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The University of Southampton
Biological Sciences

Research project: Microbial interactions in multi-species drinking water biofilm community

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This studentship is investigating the persistence and survival of Pseudomonas aeruginosa wild type, environmental and mutator phenotypes within multispecies natural biofilms derived from drinking water and the effects of biofilm oxidative stress and drinking water disinfection practices such as chlorination and UV treatment on their mutation frequencies and persistence within this system.

Biofilms are complex communities of microorganisms attached to surfaces. The drinking water distribution pipe biofilms are implicated in reducing the aesthetic and microbiological quality of water through continual detachment of biomass into the bulk water. Biofilms are important reservoirs for pathogenic bacteria such as P. aeruginosa which is an important opportunistic pathogen of humans with the ability to form biofilms in drinking water.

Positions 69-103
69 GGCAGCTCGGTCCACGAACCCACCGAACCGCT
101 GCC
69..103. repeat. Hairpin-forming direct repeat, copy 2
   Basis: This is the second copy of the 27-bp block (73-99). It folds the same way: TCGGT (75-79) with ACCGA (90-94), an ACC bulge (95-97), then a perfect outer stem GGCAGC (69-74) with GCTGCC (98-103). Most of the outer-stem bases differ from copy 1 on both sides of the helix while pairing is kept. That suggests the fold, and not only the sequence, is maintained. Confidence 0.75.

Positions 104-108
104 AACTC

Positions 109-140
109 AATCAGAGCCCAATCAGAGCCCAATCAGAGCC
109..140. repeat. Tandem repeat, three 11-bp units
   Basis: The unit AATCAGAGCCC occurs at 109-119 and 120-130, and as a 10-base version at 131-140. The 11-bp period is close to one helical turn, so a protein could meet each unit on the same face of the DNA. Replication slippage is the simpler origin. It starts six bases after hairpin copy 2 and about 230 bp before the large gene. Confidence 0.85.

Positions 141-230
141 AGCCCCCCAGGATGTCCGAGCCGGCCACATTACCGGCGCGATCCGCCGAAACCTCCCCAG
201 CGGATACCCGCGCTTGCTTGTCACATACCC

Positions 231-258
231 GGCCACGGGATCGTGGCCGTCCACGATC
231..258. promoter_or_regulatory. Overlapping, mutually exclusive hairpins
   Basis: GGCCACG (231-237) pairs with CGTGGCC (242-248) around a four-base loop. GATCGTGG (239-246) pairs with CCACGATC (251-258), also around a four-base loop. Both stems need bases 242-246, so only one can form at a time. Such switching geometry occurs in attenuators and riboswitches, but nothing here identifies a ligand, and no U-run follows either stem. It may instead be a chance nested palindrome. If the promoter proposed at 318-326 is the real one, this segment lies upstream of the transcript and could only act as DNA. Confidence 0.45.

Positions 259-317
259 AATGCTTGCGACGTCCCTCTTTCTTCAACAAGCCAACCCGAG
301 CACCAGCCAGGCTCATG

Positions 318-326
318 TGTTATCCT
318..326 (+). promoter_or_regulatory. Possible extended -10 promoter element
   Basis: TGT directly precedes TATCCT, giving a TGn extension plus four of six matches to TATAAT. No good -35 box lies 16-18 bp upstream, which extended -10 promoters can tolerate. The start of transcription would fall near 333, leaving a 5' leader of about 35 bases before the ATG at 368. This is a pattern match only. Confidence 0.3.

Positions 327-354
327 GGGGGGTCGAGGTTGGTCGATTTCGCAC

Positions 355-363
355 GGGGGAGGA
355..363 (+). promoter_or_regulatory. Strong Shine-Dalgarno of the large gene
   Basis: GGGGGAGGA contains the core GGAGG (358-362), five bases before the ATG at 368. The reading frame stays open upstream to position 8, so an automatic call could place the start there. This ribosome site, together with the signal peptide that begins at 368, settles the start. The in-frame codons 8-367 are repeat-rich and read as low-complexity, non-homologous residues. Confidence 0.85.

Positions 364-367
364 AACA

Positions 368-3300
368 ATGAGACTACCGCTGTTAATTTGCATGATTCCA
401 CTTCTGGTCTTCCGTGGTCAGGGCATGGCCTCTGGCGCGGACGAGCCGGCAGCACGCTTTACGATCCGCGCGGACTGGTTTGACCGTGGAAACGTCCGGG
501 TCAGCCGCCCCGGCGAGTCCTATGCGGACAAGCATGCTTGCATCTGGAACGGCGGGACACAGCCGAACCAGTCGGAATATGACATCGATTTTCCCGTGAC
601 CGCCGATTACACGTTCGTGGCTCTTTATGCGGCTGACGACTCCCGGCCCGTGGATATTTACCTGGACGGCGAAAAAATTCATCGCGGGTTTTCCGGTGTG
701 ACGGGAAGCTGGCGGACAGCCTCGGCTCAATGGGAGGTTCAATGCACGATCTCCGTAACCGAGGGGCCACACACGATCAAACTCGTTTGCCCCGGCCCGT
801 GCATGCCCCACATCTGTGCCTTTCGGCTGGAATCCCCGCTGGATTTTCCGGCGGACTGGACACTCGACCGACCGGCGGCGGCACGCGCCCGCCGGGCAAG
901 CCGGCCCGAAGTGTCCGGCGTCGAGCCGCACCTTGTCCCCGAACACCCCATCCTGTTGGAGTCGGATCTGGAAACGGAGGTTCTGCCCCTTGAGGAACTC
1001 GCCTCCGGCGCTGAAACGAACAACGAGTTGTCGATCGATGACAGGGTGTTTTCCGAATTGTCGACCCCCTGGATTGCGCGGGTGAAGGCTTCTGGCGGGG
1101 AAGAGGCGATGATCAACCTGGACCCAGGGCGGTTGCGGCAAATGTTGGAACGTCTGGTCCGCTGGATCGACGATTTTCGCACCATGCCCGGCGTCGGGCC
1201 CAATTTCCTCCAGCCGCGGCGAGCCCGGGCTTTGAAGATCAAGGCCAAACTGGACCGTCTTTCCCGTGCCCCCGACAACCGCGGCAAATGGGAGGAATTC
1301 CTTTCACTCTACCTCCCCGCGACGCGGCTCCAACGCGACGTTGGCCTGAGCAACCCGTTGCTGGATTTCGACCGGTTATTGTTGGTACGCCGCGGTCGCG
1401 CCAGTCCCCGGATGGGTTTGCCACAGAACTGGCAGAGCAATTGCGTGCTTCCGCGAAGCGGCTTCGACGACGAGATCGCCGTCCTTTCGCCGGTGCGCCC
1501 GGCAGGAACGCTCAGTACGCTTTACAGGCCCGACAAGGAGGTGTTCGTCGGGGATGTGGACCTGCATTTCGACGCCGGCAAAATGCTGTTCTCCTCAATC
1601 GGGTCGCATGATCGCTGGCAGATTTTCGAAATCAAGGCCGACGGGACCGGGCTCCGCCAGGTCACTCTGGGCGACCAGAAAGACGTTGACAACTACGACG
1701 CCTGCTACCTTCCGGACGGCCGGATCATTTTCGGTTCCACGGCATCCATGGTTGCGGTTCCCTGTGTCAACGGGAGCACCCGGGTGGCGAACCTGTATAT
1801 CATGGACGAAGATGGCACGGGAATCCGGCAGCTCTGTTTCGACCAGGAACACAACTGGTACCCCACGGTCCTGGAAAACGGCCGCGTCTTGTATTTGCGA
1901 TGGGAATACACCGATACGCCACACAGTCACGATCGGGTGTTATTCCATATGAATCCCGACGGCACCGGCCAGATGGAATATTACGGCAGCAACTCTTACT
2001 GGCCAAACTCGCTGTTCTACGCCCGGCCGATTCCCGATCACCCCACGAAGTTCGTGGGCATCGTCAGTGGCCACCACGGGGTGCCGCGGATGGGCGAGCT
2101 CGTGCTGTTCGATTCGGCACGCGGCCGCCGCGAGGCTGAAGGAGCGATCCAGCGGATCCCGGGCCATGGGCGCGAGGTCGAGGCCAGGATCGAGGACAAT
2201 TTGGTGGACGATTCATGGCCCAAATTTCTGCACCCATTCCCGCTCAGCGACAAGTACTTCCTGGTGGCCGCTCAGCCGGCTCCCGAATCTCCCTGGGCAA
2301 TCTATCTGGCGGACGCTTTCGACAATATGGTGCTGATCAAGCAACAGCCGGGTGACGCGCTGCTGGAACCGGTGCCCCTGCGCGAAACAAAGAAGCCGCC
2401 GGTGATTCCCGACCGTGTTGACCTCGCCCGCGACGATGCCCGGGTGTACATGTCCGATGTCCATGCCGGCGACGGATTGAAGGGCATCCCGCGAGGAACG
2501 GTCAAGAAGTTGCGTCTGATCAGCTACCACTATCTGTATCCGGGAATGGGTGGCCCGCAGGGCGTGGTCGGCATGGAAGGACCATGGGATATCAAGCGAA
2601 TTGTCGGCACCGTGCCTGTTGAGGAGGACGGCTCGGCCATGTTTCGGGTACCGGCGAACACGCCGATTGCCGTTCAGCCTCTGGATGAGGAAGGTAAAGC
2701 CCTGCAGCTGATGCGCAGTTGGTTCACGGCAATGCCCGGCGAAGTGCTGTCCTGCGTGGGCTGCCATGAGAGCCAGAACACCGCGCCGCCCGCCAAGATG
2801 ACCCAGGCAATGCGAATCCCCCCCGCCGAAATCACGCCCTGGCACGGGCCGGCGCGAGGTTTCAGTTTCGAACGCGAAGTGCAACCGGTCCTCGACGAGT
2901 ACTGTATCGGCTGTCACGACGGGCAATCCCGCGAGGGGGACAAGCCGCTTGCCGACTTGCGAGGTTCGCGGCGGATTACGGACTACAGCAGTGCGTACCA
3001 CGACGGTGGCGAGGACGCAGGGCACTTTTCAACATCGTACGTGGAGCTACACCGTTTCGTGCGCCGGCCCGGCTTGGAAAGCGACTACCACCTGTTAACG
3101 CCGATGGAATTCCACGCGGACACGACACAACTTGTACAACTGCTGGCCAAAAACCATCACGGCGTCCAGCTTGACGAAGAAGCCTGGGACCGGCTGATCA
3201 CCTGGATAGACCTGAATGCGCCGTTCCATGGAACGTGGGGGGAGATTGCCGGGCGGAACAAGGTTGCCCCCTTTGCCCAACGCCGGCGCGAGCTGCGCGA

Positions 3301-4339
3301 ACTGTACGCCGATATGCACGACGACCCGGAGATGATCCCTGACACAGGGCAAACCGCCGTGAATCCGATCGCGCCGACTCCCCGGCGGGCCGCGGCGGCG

A recent finding is that strains of P. aeruginosa obtained from natural biofilms are often Hypermutable due to defective DNA error repair systems. However, the role of mutation frequency in determining survival and fitness of P. aeruginosa within the environment such as the drinking water system has not been explored.
This project therefore investigates how P. aeruginosa interacts and persist within multi-species natural biofilms from drinking water and the effects of biofilm oxidative stress and drinking water disinfection practices on its mutation frequencies and survival within this system.
This will provide new insights into mechanisms by which drinking water biofilms may harbour important pathogenic microorganisms and how these interactions can enhance genetic adaptation and evolution of microbial pathogens.


Student is self-funding.


This project is supervised by Dr Jeremy Webb and Prof Bill Keevil.

Related research groups

Environmental Biosciences
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